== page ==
It is "no wonder" more athletes went to private schools than state funded facilities, as they have better access to sports equipment and playing fields, the head of an inner city school told Good Morning Britain.
Serge Cefai, head of London's Sacred Heart School, said it was unfair parents were threatened with arrest if their child was obese and school meals were "micro-managed" while state school pupils were denied access to playing fields.
Schools which do not offer pupils the chance to play competitive sport "cement the social inequality that holds our nation back", the head of Ofsted has said.
Sir Michael Wilshaw, who is due to present a report into sports teaching in state and private schools at the Festival of Education at Wellington College, said:
Heads who treat competitive sport with suspicion or as an optional extra are not only denying youngsters the clear dividends that come with encouraging them to compete, they are also cementing the social inequality that holds our nation back.
More state schools are now encouraging sporting excellence.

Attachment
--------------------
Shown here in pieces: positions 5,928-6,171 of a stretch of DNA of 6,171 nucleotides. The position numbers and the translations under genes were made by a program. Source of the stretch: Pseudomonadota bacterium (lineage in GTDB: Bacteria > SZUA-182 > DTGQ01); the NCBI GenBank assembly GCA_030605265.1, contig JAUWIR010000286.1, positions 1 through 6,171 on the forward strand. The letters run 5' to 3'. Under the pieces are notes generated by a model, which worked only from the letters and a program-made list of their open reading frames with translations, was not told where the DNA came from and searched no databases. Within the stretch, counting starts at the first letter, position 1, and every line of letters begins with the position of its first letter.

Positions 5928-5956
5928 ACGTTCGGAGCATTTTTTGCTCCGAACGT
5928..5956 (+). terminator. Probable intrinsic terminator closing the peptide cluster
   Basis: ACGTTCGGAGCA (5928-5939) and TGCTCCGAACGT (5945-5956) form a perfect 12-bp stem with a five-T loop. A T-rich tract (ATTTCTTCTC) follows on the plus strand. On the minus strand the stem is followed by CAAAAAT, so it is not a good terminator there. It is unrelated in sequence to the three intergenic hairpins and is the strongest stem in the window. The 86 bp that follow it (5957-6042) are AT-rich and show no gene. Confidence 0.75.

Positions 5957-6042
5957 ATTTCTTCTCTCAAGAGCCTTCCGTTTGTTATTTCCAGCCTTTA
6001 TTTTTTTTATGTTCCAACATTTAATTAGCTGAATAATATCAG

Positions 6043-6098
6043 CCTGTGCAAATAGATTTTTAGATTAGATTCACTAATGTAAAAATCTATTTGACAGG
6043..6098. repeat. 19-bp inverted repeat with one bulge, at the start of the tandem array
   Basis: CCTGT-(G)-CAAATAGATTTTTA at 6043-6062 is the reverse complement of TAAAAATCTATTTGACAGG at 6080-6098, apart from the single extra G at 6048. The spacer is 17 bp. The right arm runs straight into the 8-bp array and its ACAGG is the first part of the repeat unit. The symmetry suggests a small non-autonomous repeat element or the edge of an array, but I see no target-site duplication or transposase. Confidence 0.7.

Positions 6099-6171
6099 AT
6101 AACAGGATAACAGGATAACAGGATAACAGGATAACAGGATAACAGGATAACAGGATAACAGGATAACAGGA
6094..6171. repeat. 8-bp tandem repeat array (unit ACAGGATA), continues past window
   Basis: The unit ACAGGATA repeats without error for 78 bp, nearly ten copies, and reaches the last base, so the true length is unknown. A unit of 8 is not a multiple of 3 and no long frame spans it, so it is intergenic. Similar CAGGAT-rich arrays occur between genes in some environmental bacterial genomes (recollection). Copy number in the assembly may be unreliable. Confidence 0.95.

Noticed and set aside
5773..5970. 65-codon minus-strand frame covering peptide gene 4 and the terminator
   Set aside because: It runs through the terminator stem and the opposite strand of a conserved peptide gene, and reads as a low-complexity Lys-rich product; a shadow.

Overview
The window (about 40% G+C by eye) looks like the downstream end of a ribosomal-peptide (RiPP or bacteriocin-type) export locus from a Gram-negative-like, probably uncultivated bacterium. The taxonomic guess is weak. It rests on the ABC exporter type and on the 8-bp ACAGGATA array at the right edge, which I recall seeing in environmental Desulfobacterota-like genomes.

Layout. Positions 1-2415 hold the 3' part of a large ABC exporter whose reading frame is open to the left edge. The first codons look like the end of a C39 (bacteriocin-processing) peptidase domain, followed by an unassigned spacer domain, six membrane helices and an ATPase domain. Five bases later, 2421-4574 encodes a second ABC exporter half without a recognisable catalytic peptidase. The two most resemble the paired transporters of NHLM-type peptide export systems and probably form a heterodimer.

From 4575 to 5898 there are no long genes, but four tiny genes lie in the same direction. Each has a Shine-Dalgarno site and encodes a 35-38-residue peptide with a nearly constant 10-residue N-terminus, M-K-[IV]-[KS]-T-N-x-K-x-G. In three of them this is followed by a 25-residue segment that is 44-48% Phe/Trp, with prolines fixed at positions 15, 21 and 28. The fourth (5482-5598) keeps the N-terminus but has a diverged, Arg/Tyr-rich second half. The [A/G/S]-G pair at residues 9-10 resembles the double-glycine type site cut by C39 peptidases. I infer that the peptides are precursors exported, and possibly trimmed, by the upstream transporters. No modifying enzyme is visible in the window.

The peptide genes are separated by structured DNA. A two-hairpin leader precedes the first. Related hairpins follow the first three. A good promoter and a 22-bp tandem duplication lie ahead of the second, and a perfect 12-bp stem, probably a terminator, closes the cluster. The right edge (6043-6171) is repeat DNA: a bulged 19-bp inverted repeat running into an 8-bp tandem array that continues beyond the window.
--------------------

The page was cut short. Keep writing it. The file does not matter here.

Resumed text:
They use competitive schools sport to energise the entire school culture.
They demonstrate that high school fees and large playing fields are not a pre-requisite to success.
Ofsted has warned that too many pupils are being denied the chance to take part in competitive sport by state schools who treat it as an "optional extra".
In a new report, the Chief Inspector of School said children's education was poorer if they were deprived of the chance to compete.
Sir Michael Wilshaw suggested that many state schools were failing to offer good quality competitive sport when it should be seen as key to helping boost children's results in the classroom and exam hall.
Ofsted's new report, commissioned after the 2012 London Olympics, examined why so many winning athletes come from private schools rather than the state sector, and the links between the quality of competitive school sport and sporting success later in life.